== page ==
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Living Harmoniously and Inharmoniously with Nature

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In my latest column for AIER, I argue that human beings today live in unprecedented harmony with the non-human natural world – but also in increasing disharmony with the nature of the market order that is responsible for our modern standard of living [2]. A slice:

There is, however, one part of nature with which we today do live in a great deal of conflict – namely, the nature of modern society. A central feature of this society is each individual’s dependence on the knowledge and productive efforts of literally billions of strangers.

Every moment of every day every one of us in the modern world enjoys some good, service, or experience that is made possible only because countless strangers perform a complex series of astonishingly well-coordinated actions that have among their final results the goods, services, and experiences that are commonplace in modern life. From the alarm on your smartphone that awakens you in the morning, through the coffee and croissant that you enjoy for breakfast and the computer or other power tools that you use to work, to the hard shingled roof over your bedroom and the soft machine-woven sheets on which you fall asleep at night, you consume, each and every day of your life, a steady stream of the fruits of the labors of billions of strangers.

The unleashing and coordination of all this amazing productive effort is achieved only within free, entrepreneurial markets. Prices, profits, and losses emerge when buyers are largely free to spend their money as they choose on goods and services offered by entrepreneurs who are largely free to enter and leave different lines of production. These prices, profits, and losses daily guide these economic processes. The result is our fabulously prosperous modern world.

And while this unfathomably complex series of coordinated actions of billions of individuals from around the world isn’t without occasional glitches, testimony to the fact that it works smoothly and reliably is in your own massive material prosperity combined with your obliviousness to the nature of the market order that makes your prosperity possible.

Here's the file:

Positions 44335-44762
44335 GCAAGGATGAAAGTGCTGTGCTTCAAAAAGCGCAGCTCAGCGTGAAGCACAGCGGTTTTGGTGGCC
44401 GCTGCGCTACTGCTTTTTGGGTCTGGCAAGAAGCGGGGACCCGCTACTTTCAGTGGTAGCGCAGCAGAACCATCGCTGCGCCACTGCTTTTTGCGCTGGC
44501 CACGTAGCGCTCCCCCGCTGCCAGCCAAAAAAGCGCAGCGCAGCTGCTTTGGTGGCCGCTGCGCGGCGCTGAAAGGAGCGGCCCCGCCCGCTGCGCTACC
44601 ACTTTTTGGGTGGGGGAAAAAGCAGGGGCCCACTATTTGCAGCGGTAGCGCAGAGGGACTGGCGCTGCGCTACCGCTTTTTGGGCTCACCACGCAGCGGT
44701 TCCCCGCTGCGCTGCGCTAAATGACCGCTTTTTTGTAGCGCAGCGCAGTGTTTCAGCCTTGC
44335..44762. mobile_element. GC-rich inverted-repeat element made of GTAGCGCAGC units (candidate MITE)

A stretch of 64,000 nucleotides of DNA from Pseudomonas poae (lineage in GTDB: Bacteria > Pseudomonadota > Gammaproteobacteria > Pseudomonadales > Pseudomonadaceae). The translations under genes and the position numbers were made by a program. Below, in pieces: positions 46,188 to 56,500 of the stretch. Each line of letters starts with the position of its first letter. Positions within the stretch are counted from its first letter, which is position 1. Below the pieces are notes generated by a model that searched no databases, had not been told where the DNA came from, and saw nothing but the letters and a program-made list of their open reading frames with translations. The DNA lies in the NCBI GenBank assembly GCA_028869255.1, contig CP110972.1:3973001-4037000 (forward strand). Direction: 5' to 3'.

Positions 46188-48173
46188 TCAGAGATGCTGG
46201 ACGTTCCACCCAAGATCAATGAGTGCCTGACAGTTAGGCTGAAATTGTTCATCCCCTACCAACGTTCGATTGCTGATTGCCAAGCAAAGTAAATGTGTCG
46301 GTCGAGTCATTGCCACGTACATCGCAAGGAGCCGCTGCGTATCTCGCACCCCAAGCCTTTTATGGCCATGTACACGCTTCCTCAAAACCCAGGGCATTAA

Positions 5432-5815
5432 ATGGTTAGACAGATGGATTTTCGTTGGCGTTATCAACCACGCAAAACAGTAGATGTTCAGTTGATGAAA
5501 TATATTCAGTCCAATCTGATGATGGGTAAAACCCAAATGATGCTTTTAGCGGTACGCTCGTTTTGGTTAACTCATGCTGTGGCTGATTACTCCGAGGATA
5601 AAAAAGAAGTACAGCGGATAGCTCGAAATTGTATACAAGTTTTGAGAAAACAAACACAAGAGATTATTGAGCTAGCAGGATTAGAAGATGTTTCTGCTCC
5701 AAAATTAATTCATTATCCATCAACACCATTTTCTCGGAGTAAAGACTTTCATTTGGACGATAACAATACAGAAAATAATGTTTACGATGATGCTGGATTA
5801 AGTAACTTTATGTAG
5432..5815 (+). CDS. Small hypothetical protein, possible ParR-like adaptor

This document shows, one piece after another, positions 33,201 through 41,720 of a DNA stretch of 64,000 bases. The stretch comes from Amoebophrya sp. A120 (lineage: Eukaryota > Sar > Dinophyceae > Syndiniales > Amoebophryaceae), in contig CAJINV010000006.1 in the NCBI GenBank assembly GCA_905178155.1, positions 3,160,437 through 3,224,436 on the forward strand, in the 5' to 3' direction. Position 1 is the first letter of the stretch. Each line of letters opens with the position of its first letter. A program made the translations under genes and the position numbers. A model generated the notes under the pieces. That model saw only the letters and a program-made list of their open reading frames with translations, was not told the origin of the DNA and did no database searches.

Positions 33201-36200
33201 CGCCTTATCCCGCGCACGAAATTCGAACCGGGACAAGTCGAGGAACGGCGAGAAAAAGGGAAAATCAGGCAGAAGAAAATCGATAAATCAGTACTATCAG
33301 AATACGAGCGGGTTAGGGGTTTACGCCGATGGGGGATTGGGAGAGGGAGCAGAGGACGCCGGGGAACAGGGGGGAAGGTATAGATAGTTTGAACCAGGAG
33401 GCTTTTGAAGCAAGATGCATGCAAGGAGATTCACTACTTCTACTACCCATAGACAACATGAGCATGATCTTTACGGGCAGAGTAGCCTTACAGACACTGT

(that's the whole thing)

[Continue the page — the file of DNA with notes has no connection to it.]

Such obliviousness unfortunately leaves the globe-spanning market order open to attack. Too many people take its fruits for granted or imagine that its operations are far simpler than these really are. The results of this ignorance of the nature of a market economy can be cataclysmic.

I believe that we would have had no Covid-19 lockdowns if more people understood the complexity of the market order and more fully appreciated the magnitude of the material prosperity that this order makes possible. These lockdowns, and the deranged fears that fuel them, indiscriminately demolish countless unseen nodes of commercial interactions. Gubernatorial diktats obliterate business plans. Mayoral commands destroy businesses overnight. Government lockdown orders – and ongoing threats of such – severely obstruct the ability of entrepreneurs to innovate and of suppliers to compete to meet the needs of consumers. Unwarranted media and political hysteria over Covid severs many of the cords that form the complex web of supply relationships that are necessary for putting bread on our tables and roofs over our heads.

The market is no fragile flower. It can and does take a great deal of abuse without quitting on us. But nor is the market indestructible. By commanding people to steer clear of many commercial interactions – especially as these arbitrary commands morph from ones that were promised to last only a few weeks into ones that, we’re now told, might last for several more months – governments around the world are annihilating the global economy.

No widespread event in my lifetime comes close to the Covid lockdowns as an instance in which we human beings have so ignorantly and arrogantly chosen to live not merely inharmoniously with nature but in direct and hostile opposition to it. The final price we pay for this folly will be astronomical.

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